Changes are afoot as the millennials enter the workforce en masse and become more affluent consumers. But how are those changes amplified by the exiting of the baby boomers?
Answering this question is especially important for businesses as these two demographic shifts occur over the next few years.
A very detailed research report called Trouble in Aisle 5 [PDF] has some answers. The report is published by Jefferies & Company, a global securities and investment group, and AlixPartners, a business consulting firm.
The boomers, that huge generation born between 1946 and 1964, have long been the dominant demographic with the most purchasing power in the marketplace. In 2010, there were 59.8 million boomers under the age of 60. By 2020, this number will decrease to 17.6 million. Age 60 is key because median income historically falls sharply at that age, down about 16 percent.
Coming on the scene: the millennials. This is the generation born between 1982 and 2001. By 2020, millennials over 25 will be 19 percent of the population, up from about 5 percent in 2010. Just like age 60 is key for boomers, 25 is key for millennials. After age 25, median income traditionally jumps 60 percent.
These two shifts in population and purchase dollars means that by 2020 the baby boomers will have an annual $10-15 billion dollar decrease in food-at-home spending, while the millennials will have an annual $50 billion dollar increase.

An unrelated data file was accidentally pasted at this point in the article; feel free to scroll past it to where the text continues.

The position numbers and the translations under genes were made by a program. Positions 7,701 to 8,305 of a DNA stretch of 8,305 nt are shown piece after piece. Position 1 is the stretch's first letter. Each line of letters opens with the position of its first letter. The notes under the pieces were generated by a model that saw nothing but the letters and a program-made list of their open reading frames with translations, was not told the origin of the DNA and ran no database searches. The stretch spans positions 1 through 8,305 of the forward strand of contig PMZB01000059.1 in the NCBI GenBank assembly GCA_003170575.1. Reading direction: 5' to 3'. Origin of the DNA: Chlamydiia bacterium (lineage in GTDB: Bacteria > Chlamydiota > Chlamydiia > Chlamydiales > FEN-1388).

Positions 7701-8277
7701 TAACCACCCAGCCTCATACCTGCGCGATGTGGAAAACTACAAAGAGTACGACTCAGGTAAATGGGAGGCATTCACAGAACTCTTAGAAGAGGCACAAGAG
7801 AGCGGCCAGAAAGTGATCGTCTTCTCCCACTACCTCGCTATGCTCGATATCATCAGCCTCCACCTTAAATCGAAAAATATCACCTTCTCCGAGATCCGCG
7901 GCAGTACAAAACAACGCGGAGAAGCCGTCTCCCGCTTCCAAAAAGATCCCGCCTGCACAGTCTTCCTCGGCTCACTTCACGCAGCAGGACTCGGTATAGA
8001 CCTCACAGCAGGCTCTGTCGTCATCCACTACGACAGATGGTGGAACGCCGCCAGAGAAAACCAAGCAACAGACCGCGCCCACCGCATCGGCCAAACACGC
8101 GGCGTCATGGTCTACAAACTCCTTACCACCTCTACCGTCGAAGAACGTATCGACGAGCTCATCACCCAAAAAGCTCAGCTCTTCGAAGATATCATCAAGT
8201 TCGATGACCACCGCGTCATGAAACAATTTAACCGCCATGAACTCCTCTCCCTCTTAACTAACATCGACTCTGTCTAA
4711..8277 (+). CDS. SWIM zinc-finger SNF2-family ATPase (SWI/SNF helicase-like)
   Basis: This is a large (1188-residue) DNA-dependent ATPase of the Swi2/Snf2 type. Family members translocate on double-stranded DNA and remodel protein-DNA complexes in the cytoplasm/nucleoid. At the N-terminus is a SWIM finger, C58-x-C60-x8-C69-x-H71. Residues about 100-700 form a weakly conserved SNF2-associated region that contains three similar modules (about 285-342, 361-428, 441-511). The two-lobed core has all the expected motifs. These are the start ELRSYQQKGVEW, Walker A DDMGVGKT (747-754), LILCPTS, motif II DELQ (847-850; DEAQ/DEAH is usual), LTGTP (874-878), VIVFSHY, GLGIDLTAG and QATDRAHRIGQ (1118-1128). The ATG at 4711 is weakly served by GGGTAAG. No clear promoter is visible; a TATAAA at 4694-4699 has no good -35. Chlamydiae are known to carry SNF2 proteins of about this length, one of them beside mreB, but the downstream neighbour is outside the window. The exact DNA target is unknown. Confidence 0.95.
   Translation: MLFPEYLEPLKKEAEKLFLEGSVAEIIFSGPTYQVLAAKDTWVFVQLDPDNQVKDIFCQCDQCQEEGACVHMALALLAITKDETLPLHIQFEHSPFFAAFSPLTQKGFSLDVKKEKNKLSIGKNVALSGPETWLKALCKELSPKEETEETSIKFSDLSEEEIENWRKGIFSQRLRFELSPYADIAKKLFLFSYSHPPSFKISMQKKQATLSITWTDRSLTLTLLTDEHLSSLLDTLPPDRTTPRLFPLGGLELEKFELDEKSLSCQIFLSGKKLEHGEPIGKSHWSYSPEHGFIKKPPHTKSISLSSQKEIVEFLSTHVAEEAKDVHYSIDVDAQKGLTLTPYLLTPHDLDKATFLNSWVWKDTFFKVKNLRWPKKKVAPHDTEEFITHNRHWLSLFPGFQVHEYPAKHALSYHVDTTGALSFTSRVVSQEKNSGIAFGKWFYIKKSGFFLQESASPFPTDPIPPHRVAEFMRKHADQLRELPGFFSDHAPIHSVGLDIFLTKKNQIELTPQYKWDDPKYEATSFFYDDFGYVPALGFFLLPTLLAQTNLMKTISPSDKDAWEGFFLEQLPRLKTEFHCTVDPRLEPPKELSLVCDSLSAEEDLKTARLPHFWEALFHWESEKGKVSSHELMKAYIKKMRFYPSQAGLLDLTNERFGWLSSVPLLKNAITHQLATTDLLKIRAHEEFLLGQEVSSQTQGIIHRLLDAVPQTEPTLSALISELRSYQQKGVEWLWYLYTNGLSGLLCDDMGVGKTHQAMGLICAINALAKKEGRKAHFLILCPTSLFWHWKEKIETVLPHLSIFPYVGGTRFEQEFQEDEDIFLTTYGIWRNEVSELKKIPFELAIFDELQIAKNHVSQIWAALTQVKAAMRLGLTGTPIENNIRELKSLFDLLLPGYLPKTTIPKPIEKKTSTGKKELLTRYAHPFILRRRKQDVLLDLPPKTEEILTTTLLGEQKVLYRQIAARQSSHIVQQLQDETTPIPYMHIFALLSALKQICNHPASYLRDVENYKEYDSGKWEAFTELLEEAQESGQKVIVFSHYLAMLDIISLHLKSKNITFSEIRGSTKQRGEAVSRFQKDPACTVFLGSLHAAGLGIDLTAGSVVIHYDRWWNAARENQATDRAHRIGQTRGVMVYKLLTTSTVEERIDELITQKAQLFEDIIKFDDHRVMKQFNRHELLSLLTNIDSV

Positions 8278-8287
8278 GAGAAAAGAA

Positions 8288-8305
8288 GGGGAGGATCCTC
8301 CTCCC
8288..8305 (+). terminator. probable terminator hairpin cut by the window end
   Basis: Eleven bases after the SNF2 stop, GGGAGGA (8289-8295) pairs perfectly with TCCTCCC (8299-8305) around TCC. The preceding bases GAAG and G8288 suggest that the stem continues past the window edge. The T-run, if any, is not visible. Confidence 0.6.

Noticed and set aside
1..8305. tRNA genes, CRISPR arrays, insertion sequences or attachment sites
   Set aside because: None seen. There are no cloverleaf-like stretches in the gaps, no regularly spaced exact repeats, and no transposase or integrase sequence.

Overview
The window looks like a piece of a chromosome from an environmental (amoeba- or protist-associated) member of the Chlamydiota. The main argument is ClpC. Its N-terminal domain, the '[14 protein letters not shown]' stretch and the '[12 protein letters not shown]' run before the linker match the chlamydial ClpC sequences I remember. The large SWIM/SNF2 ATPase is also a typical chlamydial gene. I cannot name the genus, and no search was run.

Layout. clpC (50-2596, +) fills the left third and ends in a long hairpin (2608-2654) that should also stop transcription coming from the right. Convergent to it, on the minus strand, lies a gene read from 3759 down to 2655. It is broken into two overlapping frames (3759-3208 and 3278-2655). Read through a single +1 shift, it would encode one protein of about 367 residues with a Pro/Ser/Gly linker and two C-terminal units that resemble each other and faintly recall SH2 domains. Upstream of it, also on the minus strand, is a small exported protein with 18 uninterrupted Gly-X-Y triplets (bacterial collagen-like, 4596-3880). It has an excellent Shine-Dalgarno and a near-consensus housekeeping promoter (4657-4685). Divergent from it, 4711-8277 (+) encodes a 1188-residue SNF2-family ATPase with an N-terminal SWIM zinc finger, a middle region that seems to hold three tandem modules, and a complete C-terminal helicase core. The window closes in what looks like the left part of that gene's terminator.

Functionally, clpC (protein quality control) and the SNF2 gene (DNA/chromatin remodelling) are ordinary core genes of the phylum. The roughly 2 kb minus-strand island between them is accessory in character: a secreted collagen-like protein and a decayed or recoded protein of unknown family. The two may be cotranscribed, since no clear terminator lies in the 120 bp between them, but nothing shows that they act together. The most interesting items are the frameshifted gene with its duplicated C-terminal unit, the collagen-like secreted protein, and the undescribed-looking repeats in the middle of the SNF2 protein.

A huge net change is coming to the market in the form of a younger generation of shoppers.
Millennials are your growth opportunity
With that in mind, let's look at what we know about millennials.
Some things are pretty straight forward. They like more fresh products, more choices, more flavors and more variety. They place great value on natural and organic products, but they are less loyal to specific brands and specific retailers, looking to buy what they want, when they want, how they want. They shop at a variety of retail formats, including online.
Technology is a big opportunity. Some 77 percent of millennials already own a tablet computer and/or a smart phone. And 47 percent of them use these devices in grocery shopping—either to shop, to check prices, get coupons or get product information.
Other things aren't so clear. They are more focused on lowest price rather than brand loyalty, but they are willing to pay for specific attributes. Natural and organic are attributes that they favor, including products that are tastier, fresher, healthier, local, convenient, fair trade, GMO free and sustainable.
It's clear that having millennials in your aisles can be a time of great growth and opportunity.
What about the baby boomers?
The boomers, however, aren't gone yet.
They are making a gradual and graceful exit. While they are still a viable part of the marketplace, they can continue to be a valuable set of customers for retailers.
For stores that carry natural/organic and health/wellness products, the boomers will continue to be an important customer base. They will want smaller package sizes and will be more price focused, but they will be looking to maintain their health and youth as long as they can.
In order to effectively reach these two very diverse demographic groups, natural products retailers will need two messages, one for boomers and one for millennials, but in many instances, both can be strong consumers groups in your store.
How are you serving both demographics in your natural store? Share in the comments.